Russia Sending Air Defense Weapons To Syria, Risking Confrontation With Israel
Signs and portents in the Middle East.
Russia seems to be sending a clear message to the West regarding intervention in the Syrian civil war:
MOSCOW – Russia will proceed with plans to provide Syria with an advanced air defense system, in part to prevent foreign “hot heads” from getting involved in the country’s conflict, a top Russian diplomat said today.
Deputy Foreign Minister Sergei Rybakov confirmed plans to deliver the S-300 system, but would not confirm when it would arrive. The S-300, one of the world’s most advanced air defense systems, could make it harder for foreign forces to carry out airstrikes inside Syria, as Israel has done this year, or to impose a no-fly zone, as some members of Congress have called for.
The move is Russia’s biggest and most public step so far to bolster the government of Syria’s beleaguered President Bashar al-Assad, its longtime ally. Rybakov made no attempt to hide the Kremlin’s intention to prevent outside forces from tipping the scales in the long and bloody civil war.
“We believe such steps are to a great extent restraining some ‘hot heads’ from considering scenarios in which the conflict may assume an international scale with the participation of outside forces,” he said, according to RIA Novosti.
Russia agreed to sell Syria the S-300 in 2010 before the conflict began, but its shipment was delayed in part because of international pressure.
Today, Rybakov dismissed calls from overseas to halt the delivery, saying: “We understand all the concerns and signals sent to us from various states. We see that this issue worries many of our partners. We have no reasons to reconsider our position in this sphere.”
Earlier this spring, there was some indication that the Russians may have been backing away from their staunch support of the Syrians, but a move like this shows that to clearly not be the case. Syria quite obviously has no need for air defense weapons in its war against the Free Syrian Army and other rebel groups, so this is obviously directed at beefing up Syrian air defenses in response to the increasing suggestions of outside intervention, including both the establishment of a no-fly zone and something akin to Israel’s attacks earlier this month on purported chemical weapons transfers.
It will take time for the Syrians to accept delivery of these weapons, of course, and that may mean that we’ll see outside attacks on Syria before the new air defense systems are put in place. With the war already threatening to spread into Lebanon and drag in its long history of ethnic strife, this would only seem to guarantee that things will get worse before they even start to get better.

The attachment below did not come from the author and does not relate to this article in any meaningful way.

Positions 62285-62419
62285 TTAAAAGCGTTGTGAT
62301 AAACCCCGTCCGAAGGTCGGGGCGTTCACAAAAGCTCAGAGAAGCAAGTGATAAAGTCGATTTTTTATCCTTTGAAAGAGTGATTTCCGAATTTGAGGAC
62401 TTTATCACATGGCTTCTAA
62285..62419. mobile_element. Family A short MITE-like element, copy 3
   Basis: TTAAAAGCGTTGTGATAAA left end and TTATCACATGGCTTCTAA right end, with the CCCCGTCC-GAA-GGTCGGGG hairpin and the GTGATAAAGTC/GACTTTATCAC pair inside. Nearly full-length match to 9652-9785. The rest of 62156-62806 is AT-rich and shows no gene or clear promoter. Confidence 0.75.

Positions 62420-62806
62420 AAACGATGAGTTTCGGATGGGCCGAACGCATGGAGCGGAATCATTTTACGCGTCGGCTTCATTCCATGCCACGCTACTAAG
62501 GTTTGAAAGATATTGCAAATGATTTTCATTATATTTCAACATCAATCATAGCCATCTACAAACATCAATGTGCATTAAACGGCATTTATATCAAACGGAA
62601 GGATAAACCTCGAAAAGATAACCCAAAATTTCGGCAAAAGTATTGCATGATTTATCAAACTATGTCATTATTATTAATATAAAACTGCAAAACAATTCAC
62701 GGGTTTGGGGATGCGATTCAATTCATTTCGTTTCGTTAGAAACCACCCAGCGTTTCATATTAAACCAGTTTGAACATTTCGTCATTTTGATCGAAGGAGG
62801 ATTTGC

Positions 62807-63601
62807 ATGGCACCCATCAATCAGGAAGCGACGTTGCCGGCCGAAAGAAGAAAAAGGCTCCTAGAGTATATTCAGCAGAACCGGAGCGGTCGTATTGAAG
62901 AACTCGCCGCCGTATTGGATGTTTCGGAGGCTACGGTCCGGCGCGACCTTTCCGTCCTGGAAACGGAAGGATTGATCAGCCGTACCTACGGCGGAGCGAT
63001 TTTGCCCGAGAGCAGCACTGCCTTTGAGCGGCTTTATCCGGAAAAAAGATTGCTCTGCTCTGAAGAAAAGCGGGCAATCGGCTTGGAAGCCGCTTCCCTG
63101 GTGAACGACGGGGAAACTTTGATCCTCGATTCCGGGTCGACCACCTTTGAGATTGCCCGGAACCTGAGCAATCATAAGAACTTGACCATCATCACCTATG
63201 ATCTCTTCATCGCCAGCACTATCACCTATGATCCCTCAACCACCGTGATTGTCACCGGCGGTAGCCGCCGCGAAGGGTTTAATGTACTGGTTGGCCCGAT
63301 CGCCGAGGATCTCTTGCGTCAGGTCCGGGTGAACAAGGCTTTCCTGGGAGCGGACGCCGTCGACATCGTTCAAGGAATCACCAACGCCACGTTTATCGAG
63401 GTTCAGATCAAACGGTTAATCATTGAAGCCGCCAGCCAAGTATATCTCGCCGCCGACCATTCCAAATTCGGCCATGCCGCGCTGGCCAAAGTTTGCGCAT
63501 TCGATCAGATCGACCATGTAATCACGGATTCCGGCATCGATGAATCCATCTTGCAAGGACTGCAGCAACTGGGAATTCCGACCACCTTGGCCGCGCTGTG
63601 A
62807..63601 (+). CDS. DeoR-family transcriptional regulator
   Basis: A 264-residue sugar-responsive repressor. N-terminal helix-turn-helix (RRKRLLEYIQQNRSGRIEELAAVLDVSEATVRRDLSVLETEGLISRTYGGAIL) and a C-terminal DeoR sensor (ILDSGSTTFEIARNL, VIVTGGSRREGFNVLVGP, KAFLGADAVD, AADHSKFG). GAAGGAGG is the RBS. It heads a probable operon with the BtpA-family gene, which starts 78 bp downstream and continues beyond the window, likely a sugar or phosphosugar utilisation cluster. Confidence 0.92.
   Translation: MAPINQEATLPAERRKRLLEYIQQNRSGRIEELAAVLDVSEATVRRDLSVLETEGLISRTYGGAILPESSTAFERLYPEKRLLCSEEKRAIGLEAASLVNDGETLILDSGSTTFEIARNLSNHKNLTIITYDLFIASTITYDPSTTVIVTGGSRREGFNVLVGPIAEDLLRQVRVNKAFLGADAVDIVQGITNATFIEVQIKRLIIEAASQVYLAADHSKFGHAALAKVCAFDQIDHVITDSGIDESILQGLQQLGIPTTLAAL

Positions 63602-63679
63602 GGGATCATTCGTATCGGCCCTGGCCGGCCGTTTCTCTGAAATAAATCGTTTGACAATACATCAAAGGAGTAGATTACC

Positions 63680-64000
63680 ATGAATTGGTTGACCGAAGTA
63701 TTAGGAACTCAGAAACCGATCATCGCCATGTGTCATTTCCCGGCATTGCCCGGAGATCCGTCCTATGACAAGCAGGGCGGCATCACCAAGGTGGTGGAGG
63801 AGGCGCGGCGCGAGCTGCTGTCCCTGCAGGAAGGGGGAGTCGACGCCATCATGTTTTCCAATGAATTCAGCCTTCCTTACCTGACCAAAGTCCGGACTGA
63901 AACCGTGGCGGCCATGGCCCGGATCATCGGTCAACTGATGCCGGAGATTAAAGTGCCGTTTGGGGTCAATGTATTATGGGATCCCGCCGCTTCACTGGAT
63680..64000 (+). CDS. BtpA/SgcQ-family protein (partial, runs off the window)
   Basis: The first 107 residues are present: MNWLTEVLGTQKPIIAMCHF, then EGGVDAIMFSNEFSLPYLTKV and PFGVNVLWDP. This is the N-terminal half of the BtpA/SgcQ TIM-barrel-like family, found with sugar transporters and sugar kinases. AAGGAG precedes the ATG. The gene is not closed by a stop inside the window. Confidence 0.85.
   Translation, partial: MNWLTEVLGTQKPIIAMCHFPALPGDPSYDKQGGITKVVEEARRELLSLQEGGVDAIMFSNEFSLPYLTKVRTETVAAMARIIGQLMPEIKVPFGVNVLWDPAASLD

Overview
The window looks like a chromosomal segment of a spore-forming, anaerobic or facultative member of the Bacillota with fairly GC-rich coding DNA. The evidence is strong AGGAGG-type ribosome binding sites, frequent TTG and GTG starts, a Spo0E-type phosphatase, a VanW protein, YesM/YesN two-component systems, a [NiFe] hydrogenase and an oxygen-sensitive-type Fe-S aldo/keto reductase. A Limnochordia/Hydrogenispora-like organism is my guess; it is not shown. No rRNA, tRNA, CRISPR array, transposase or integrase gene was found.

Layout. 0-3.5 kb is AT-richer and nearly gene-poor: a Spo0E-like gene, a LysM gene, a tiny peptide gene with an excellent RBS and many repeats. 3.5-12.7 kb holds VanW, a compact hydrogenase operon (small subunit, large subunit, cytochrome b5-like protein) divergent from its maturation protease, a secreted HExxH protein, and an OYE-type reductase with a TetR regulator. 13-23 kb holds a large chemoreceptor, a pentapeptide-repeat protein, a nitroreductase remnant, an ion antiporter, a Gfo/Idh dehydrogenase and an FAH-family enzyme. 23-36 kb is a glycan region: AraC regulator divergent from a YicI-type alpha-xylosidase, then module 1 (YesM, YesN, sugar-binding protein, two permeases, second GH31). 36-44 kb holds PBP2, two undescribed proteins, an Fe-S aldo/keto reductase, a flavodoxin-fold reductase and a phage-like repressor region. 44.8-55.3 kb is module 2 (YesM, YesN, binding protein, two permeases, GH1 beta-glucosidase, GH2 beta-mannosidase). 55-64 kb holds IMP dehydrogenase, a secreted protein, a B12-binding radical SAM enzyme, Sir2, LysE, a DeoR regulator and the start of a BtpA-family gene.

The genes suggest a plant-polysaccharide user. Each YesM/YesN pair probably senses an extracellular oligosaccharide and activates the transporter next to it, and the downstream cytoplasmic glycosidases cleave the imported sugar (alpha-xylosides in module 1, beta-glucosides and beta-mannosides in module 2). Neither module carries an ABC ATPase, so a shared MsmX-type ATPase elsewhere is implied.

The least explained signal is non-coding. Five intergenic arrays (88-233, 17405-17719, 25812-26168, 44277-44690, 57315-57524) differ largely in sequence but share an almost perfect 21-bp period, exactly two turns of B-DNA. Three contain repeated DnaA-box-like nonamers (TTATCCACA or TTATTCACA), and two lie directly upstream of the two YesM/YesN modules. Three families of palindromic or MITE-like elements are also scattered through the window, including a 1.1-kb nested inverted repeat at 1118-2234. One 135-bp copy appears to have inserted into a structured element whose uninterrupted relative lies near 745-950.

Update: A few news items noted below in the comments. First, Israel is already saying that they will act to prevent the S-300s from becoming active, which sets of f the possibility of a standoff between Israel and Russia at some point down the line, something that Juan Cole reflects on today:
Unless the Russians or the Israelis blink, they have by their rhetoric put themselves on a potential war footing.
Yaalon is an Israeli Neoconservative of sorts, who was fired as Army Chief of Staff in 2005 for opposing the Israeli withdrawal of settlements from the Gaza Strip. He later joined the far right Likud Party. He has called the Palestinians a “cancer” and said Israel had to consider killing Iranian president Mahmoud Ahmadinejad. In short, he is a bit erratic and a hothead, which is not what you would like to see in the defense minister of a nuclear-armed state.
It is hard to know how determined Moscow is on its course. Some Russian experts don’t believe that the S-300s will actually be sent, or that they can be sent before the comprehensive peace conference planned by Foreign Minister Sergei Lavrov and US Secretary of State John Kerry. Other Russian experts are pessimistic that this conference will actually get off the ground, given the disarray in rebel ranks and ambivalence of neighboring states.
But Ryabkov seems to have been signaling that Putin is determined to prevent Western or Israeli bombings of the regime, and that is the main impetus to supplying the S-300s at this time. If he is to be taken seriously, then Putin could well call Israel’s bluff. At that point, Yaalon will have to risk escalation with Russia or quietly accept that Syria is the latter’s sphere of influence, not Tel Aviv’s. Either step will represent a big change in the geopolitics of the Middle East.
Who will back down in this coming confrontation? And what happens if nobody does?